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H.R. 434: Emancipation National Historic Trail Study Act


About the bill

Middle school social studies textbooks and Schoolhouse Rock songs paint a stereotypical portrait of how congressional legislation gets passed. But in real life, the story of how federal laws actually get enacted usually proves far more complex. To examine how, GovTrack Insider browsed through all the laws enacted by Congress in 2019–20, looking for one that seemed both particularly interesting and undercovered by national media.

We found the Emancipation National Historic Trail Study Act. First, we traced its origins through interviews with local advocates who got it off the ground in the first place. Then we look at its slow momentum in Congress, including its House introduction by a Black Democrat and its Senate introduction by a white Republican. Finally, we looked at the legislative compromises that helped get ...

Sponsor and status

Sheila Jackson Lee

Sponsor. Representative for Texas's 18th congressional district. Democrat.

Read Text »
Last Updated: Jan 15, 2020
Length: 1 page
Introduced
Jan 10, 2019
116th Congress (2019–2021)
Status

Enacted — Signed by the President on Jan 27, 2020

This bill was enacted after being signed by the President on January 27, 2020.

Law
Pub.L. 116-111
Source

Position statements

What legislators are saying

congresswoman sheila Jackson Lee commends house passage of h.r. 434 the emancipation national historic trail act
    — Rep. Sheila Jackson Lee [D-TX18] (Sponsor) on Jul 25, 2019

President Signs Cornyn, Jackson Lee Bill to Study Emancipation Trail from Galveston to Houston into Law
    — Sen. John Cornyn [R-TX] on Jan 27, 2020

My Votes – Week of July 22
    — Rep. Cathy McMorris Rodgers [R-WA5] on Jul 26, 2019

More statements at ProPublica Represent...

What stakeholders are saying

R Street Institute SpendingTracker.org estimates new spending due to H.R. 434 will be negligible.

Incorporated legislation

This bill incorporates provisions from:

S. 2646: Emancipation National Historic Trail Study Act

Introduced on Oct 17, 2019. 99% incorporated. (compare text)

History

Jan 10, 2019
 
Introduced

Bills and resolutions are referred to committees which debate the bill before possibly sending it on to the whole chamber.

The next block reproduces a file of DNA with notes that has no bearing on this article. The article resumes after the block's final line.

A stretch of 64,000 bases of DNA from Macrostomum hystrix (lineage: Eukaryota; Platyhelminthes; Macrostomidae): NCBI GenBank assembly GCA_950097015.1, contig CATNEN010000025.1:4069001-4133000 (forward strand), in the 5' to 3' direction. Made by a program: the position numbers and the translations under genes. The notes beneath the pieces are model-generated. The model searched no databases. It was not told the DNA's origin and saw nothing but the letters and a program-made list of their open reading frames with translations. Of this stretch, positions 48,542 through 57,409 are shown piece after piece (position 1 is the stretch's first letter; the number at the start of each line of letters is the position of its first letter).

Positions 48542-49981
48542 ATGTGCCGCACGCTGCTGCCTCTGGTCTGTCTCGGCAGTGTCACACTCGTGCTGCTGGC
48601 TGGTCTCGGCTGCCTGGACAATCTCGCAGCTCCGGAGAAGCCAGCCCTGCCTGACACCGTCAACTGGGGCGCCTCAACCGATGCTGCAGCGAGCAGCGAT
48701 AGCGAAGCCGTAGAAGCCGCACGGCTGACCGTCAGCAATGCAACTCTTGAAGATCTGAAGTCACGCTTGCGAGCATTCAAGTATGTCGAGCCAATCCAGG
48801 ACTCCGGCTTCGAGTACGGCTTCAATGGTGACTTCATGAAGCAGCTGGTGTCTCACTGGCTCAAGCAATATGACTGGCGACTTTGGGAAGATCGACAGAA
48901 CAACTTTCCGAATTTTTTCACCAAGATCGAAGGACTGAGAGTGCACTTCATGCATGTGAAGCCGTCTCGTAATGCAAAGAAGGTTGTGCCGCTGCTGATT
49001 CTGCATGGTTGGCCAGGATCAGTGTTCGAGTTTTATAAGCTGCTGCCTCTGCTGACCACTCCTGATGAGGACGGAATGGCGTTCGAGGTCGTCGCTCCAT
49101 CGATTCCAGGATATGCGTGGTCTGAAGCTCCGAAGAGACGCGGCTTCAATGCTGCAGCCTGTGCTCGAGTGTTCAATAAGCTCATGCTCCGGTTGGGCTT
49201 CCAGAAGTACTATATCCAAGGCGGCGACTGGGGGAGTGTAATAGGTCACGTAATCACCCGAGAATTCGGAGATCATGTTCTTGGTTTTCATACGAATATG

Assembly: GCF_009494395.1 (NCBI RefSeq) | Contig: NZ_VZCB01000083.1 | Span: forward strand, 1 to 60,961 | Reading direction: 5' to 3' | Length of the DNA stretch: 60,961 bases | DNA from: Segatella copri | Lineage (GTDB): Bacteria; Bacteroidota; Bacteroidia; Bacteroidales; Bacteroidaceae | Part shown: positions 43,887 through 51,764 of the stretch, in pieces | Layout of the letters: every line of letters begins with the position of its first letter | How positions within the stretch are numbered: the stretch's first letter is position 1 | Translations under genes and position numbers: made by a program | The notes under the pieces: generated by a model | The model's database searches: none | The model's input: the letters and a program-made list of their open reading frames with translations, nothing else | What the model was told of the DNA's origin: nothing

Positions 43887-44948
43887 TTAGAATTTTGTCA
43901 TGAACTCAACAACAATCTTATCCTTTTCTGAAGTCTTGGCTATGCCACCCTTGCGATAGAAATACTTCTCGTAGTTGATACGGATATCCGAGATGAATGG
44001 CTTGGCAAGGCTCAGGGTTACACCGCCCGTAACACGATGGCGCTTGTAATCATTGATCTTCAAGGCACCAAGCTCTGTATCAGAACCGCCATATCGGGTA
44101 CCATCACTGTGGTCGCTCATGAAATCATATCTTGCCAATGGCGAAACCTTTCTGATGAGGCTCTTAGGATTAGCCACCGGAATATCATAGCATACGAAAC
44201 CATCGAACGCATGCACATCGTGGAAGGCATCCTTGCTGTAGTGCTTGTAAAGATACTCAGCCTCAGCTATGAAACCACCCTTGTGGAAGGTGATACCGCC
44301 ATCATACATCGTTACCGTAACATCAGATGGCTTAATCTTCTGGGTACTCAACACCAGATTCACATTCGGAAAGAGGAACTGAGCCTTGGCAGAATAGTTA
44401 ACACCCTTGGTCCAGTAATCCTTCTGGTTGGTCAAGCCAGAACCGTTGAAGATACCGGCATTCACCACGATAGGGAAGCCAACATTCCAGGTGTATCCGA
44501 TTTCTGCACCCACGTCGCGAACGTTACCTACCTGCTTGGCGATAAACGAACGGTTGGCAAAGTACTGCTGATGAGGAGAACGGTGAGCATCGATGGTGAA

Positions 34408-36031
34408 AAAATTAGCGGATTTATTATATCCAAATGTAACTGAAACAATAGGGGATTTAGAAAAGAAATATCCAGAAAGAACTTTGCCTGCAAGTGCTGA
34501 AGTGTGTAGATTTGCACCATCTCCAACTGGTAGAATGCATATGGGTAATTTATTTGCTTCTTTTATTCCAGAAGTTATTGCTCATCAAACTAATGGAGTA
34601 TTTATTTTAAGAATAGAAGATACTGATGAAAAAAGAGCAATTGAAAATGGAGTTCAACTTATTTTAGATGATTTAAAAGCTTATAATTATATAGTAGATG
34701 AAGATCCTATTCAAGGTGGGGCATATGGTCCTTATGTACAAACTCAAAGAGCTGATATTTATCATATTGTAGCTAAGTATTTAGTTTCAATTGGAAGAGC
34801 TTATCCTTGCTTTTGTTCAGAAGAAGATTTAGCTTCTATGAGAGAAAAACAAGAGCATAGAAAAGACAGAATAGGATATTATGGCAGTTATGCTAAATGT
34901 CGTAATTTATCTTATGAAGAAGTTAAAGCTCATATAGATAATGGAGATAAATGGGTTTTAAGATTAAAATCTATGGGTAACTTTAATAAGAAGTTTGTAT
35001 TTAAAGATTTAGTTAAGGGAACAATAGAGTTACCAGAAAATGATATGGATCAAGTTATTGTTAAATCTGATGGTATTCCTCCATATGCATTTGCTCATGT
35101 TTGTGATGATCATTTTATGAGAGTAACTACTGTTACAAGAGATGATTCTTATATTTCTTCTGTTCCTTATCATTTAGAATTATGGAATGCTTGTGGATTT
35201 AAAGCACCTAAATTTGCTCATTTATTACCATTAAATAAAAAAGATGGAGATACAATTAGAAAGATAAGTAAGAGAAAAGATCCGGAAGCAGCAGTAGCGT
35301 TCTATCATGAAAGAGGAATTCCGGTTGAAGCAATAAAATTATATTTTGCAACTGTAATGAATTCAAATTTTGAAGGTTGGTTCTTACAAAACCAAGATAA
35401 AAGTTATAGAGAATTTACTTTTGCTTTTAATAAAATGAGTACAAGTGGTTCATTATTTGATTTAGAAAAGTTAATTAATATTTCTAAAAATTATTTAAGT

Apr 2, 2019
 
Considered by National Parks, Forests, and Public Lands

A committee held a hearing or business meeting about the bill.

May 1, 2019
 
Ordered Reported

A committee has voted to issue a report to the full chamber recommending that the bill be considered further. Only about 1 in 4 bills are reported out of committee.

Jun 27, 2019
 
Reported by House Committee on Natural Resources

A committee issued a report on the bill, which often provides helpful explanatory background on the issue addressed by the bill and the bill's intentions.

Jul 24, 2019
 
Passed House (Senate next)

The bill was passed in a vote in the House. It goes to the Senate next. The vote was by voice vote so no record of individual votes was made.

Jan 13, 2020
 
Passed Senate

The bill was passed by both chambers in identical form. It goes to the President next who may sign or veto the bill. The vote was by Voice Vote so no record of individual votes was made.

Jan 27, 2020
 
Enacted — Signed by the President

The President signed the bill and it became law.

H.R. 434 is a bill in the United States Congress.

A bill must be passed by both the House and Senate in identical form and then be signed by the President to become law.

Bills numbers restart every two years. That means there are other bills with the number H.R. 434. This is the one from the 116th Congress.

How to cite this information.

We recommend the following MLA-formatted citation when using the information you see here in academic work:

“H.R. 434 — 116th Congress: Emancipation National Historic Trail Study Act.” www.GovTrack.us. 2019. October 20, 2020 <https://www.govtrack.us/congress/bills/116/hr434>

Where is this information from?

GovTrack automatically collects legislative information from a variety of governmental and non-governmental sources. This page is sourced primarily from Congress.gov, the official portal of the United States Congress. Congress.gov is generally updated one day after events occur, and so legislative activity shown here may be one day behind. Data via the congress project.